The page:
Here’s another straightforward contention, maybe we shouldn’t outgrow this type of thinking. Maybe we should always cling to this humility in our opinions. Now of course, some decisions must be made in life, but many decisions I make, or many of the beliefs I take do not matter in the larger scheme of things until I insert arrogance into the equation. For most people, it would seem, the question of an abortion remains abstract. Now, despite this fact most people assume an opinion on the matter, which can cause adverse affects, arguments, extremism etc. I would like to contend that DFW understood this problem, he understood that most of the moral quandaries of life are not the moral quandaries philosophers refer to as borderline cases, i.e. those cases that are all but impossible to actually argue for without making fundamentally unfalsifiable assumptions. Instead most of the moral heavy lifting involves how we relate to other human beings, how we feel towards them, how we judge them, how we balance the onslaught of self-centeredness with the need to transcend ourselves. Because most of the moral quandaries Newton wants some direct argumentation on do not affect the normal life of a normal person. That is, until we begin to think we actually fully know the answer to those unanswerable problems.
For DFW, most knowledge should be treated as precarious, as tentative because most knowledge stems from our self-centeredness, which doesn’t always bring harm, it just colors our view always, as a default. I would like to contend that qualifiers battle this self-centered arrogance, the arrogance to not see that my opinion, though internally justified in my being, might actually be wrong. Perhaps then acting upon it without fleshing out all of the sides of the argument, without seeing its complexity takes away the dignity from the human choice.
Again, why should we expect that DFW will answer the issues of abortion, when did he ever attempt to? You cannot fault an author, or an essayist for not writing an opinion on a matter. DFW wrote on what he found interesting, meaningful, relevant to everyday life, and possibly morally instructive, but the morally instructive part came from inside the object under scrutiny not external to it and in some senses, this leveled a stronger argument, which undermines Newton’s point. From the Big Red Son, I came away, if we must feel forced to talk about the practical value of any literature, which appears to be a strange assumption, feeling dirty, like I needed a shower partially because the subtly scathing criticism came from an inside view, from an attempt to not judge, to really immerse the author in the culture under investigation. To talk about the ambivalence, ambiguities, complexities, confrontations that plague these people. He humanizes everything and in doing so provides a lesson in day to day morality, not in the borderlines cases of morality that most ethical philosophers’ cannot give uncontested answers to. The lesson he gives, if a lesson must be given, is one of the complexities of human complexities, how even in the places we normally assume the worst, beats the heart of a human being we can understand and relate to, even find beauty in (the elder cop in the Big Red Son Essay).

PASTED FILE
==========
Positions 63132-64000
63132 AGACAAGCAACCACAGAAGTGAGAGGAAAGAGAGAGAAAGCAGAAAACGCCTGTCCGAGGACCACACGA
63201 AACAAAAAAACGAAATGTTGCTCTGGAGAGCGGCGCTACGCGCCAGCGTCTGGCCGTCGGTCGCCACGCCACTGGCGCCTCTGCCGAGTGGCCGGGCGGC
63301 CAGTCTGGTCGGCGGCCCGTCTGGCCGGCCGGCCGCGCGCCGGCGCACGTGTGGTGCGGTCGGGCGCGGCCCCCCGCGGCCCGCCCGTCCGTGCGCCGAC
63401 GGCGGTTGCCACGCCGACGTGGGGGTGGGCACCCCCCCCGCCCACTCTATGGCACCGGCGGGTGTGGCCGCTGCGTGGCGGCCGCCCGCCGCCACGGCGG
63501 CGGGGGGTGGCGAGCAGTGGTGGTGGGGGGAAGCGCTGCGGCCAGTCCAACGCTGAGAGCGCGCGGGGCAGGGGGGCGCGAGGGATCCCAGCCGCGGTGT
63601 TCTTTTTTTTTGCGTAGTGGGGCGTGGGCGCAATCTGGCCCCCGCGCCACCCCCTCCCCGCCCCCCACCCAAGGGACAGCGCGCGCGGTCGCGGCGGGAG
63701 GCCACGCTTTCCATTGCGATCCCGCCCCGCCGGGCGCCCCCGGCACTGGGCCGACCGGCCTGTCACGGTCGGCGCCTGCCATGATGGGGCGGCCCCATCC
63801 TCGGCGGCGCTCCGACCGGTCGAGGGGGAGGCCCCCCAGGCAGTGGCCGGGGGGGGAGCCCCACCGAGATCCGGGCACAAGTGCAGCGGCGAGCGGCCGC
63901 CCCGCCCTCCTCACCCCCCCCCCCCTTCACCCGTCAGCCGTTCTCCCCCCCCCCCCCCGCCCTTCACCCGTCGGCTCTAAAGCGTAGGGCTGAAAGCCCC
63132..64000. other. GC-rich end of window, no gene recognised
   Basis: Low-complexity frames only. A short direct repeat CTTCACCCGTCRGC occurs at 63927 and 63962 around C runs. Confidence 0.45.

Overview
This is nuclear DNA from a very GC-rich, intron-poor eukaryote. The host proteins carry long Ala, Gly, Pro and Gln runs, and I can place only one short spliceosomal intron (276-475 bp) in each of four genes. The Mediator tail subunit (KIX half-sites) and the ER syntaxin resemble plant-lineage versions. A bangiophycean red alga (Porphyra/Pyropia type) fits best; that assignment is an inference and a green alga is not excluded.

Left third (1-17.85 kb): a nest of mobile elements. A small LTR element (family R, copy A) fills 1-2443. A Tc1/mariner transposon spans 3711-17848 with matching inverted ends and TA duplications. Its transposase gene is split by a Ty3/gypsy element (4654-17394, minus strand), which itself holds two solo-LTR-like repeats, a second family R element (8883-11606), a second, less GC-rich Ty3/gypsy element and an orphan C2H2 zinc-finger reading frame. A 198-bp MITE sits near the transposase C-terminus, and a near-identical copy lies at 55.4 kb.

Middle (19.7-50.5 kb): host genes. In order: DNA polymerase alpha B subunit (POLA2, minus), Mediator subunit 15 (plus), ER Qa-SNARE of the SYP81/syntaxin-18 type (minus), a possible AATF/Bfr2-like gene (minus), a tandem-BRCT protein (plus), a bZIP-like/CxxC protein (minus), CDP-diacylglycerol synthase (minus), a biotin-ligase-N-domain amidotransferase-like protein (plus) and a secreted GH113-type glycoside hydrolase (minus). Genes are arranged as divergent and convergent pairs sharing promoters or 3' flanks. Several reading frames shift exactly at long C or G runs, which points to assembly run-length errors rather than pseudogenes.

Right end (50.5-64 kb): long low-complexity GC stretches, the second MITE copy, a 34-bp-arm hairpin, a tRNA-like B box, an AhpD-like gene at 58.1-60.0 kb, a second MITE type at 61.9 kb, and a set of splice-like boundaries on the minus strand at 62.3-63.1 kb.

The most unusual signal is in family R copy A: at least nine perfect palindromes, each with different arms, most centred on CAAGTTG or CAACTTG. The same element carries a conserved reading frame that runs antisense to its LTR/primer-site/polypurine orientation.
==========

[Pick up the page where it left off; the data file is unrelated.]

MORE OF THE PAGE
Similarly in his essay on vegetarianism he opts not to give his personal opinion not so as to be liked by all but because it's simply too complex a topic to confidently say one side is right and the other wrong. Instead, he forces us to confront the issue of why we choose what we choose as opposed to attempting to force us to think one way. In our world, do we not need more people like this, more people who see the multi-faceted side of all issues as opposed to those who push one path?
So perhaps, all these annoying tics are really just a smart person’s way to say, “Hey look, here is an issue I care about. It’s complicated, as is pretty much anything important in life, but it still demands our discussion. So let’s try to discuss it like friends, without resorting to simplistic argumentation, or snap judgments, let’s try to first truly understand both side of the topics and then you, as an autonomous dignified human being can draw whatever conclusion you want because that’s how we respect each others autonomy. Not by brow beating us into opinions, but by presenting the whole picture so we can then choose for ourselves.” Maybe.
I apologize for the hastiness of this post. In the next post, I hope to provide more examples of some real moral claims found both in DFW’s fiction and non-fiction, and also to hone in on some more subtle arguments Newton makes, but I believe this provides one quick answer to a reductive claim against an author who fought tooth and nail to bring morality back into literature.
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1 comment:

  1. Awesome, Joe. Your argument sounds plausible to me, even with the little I have read of DFW. I think also here, you practice what you preach.